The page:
The stock market moved broadly lower Wednesday morning following news of just how badly the economy has suffered as a result of the coronavirus pandemic. Retail sales fell more than 8% in March, which was even worse than most economists had expected. With many businesses still expected to remain closed for some time, the data could be just the start of an extended period of bad economic numbers. As of 11:30 a.m. EDT, the Dow Jones Industrial Average (DJINDICES:^DJI) was down 567 points to 23,382. The S&P 500 (SNPINDEX:^GSPC) fell 69 points to 2,777, and the Nasdaq Composite (NASDAQINDEX:^IXIC) dropped 139 points to 8,377.
Stocks in just about all sectors have gotten hit hard during the COVID-19 crisis, and marijuana producers haven't been immune. Yet Aphria (NASDAQ:APHA) announced good news that sent its shares higher. Meanwhile, oil producer Occidental Petroleum's (NYSE:OXY) decision to pay Warren Buffett's Berkshire Hathaway (NYSE:BRK.A) (NYSE:BRK.B) with stock instead of cash shows just how tight liquidity is right now.
Aphria perks up
Shares of Aphria rose 5% Wednesday morning following the cannabis company's fiscal third-quarter report. The Ontario-based pot stock surprised investors with strong results that included soaring sales and a profit.
Aphria reported quarterly revenue of 144.4 million Canadian dollars, up 20% from the previous three months and nearly double what it posted in the year-earlier period. Net cannabis revenue of CA$55.6 million was up 65% from the fiscal second quarter. Moreover, the company posted net income of CA$5.7 million, working out to CA$0.02 per share.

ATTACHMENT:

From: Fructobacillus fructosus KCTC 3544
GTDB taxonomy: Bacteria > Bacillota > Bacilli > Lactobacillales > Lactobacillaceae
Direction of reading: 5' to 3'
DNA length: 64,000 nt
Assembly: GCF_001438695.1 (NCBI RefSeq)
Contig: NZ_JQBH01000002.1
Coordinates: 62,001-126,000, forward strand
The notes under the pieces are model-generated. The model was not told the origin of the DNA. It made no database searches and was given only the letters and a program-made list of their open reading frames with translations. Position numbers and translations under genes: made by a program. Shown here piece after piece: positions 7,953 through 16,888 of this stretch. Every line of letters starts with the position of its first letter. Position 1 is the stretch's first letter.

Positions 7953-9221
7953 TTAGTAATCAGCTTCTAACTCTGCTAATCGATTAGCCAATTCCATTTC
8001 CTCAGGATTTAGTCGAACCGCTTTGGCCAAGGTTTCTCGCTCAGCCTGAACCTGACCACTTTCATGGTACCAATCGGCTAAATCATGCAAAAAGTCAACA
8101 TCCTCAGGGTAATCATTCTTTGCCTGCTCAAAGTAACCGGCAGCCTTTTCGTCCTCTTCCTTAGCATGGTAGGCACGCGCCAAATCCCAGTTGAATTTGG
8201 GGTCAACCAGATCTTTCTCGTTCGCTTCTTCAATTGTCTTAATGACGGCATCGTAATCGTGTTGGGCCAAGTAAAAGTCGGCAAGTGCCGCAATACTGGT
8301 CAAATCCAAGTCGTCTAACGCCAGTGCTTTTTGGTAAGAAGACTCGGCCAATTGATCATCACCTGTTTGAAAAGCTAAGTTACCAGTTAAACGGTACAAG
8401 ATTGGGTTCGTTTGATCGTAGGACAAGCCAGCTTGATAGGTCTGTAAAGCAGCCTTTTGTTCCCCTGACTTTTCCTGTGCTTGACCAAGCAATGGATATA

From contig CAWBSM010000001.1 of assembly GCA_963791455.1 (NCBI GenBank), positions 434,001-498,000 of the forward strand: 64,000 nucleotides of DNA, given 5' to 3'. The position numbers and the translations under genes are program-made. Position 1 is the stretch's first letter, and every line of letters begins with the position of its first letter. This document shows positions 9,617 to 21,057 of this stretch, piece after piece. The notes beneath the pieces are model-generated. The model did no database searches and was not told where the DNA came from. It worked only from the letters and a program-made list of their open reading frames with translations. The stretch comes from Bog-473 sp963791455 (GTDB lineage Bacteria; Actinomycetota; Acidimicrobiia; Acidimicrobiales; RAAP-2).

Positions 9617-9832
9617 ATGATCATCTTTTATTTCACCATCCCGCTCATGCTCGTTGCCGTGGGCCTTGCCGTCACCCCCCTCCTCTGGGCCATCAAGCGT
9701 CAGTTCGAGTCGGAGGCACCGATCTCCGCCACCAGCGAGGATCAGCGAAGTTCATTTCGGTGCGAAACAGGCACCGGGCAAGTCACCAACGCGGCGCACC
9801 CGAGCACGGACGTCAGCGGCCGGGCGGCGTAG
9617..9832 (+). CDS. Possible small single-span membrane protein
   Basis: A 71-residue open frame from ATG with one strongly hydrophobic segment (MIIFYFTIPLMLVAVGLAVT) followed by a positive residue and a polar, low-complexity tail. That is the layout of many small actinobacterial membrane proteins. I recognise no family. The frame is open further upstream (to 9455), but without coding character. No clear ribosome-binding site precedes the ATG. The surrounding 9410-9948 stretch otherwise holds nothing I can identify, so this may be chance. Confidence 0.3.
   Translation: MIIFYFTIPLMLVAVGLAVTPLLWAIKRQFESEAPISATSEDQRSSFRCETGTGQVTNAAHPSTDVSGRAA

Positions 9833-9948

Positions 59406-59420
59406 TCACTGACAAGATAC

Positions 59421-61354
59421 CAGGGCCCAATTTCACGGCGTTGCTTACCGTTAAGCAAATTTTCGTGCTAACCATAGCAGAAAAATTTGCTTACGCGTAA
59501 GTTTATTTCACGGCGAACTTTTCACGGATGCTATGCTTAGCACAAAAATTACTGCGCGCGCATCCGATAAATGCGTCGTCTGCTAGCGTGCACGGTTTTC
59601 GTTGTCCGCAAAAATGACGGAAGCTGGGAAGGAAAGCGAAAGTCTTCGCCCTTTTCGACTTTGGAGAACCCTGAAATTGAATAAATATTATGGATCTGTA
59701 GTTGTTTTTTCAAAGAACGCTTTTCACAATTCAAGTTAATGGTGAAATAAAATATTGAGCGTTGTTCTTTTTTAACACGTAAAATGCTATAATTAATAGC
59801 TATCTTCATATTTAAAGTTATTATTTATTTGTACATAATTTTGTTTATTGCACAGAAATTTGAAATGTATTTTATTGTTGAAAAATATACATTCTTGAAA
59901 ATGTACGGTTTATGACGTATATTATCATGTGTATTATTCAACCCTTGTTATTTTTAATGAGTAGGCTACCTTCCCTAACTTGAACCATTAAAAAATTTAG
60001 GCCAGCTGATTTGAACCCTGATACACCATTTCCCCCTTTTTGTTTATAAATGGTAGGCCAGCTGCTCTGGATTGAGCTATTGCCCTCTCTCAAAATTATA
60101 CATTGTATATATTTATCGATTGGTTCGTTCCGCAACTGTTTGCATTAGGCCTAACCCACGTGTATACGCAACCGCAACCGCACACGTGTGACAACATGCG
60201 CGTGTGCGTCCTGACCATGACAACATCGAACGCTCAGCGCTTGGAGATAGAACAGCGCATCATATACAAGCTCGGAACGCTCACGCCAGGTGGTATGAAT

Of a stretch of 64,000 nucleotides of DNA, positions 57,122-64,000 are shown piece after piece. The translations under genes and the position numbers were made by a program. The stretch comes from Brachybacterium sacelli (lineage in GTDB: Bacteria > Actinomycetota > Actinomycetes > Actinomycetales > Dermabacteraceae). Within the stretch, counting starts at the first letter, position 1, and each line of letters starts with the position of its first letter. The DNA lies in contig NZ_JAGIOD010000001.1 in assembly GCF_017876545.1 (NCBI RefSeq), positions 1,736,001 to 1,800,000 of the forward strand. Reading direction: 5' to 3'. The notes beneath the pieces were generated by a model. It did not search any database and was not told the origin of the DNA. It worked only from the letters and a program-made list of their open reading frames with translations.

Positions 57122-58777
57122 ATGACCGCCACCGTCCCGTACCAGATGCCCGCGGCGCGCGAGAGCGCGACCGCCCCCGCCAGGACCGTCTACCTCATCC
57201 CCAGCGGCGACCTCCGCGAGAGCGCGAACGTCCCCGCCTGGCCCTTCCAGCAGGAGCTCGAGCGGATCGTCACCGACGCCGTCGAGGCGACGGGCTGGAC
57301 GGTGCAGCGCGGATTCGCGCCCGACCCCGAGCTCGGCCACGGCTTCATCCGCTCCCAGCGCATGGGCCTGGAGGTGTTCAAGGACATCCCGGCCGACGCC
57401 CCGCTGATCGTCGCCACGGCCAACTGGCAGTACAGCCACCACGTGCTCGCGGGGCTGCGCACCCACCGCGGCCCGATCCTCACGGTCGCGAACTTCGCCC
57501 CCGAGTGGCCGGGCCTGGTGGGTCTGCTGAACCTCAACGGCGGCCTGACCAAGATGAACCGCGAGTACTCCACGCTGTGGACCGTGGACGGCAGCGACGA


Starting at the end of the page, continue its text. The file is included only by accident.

Many cannabis companies have needed capital badly enough to resort to shareholder-crushing money-raising moves, but Aphria is in a good position. The pot stock boasted $515 million in cash and equivalents to help it expand both within Canada and internationally.
Aphria has doubled its production, with cash costs on the decline. That's a powerful combination, and as long as demand for marijuana remains strong, Aphria is setting itself up to become a leading force in the cannabis industry.
Shares of Occidental Petroleum, meanwhile, were down 12%. The oil and gas exploration and production company made a tough decision in its financing deal with Berkshire Hathaway, and Occidental shareholders weren't happy with the implications.
The Buffett-run Berkshire invested $10 billion in Occidental preferred stock last year, agreeing to an 8% preferred dividend. Rather than making its quarterly payment of $200 million in cash, however, Occidental chose to take advantage of an option it had to pay the dividend to Berkshire in stock instead. The oil company reported that it issued 17.27 million shares of common stock, reflecting a 10% discount under the terms of the preferred stock agreement.
Occidental also immediately registered the stock with the Securities and Exchange Commission, allowing Berkshire to sell it. At current prices, Berkshire won't get the full benefit of the discount, but it appears that it would get well over $200 million if it immediately sells the stock.
Oil prices fell below $20 per barrel Wednesday in the latest sign of just how hard the energy industry has gotten hit by plunging demand. That's bad news for Occidental, but being able to save some cash is valuable for the company -- even if it means diluting current shareholders.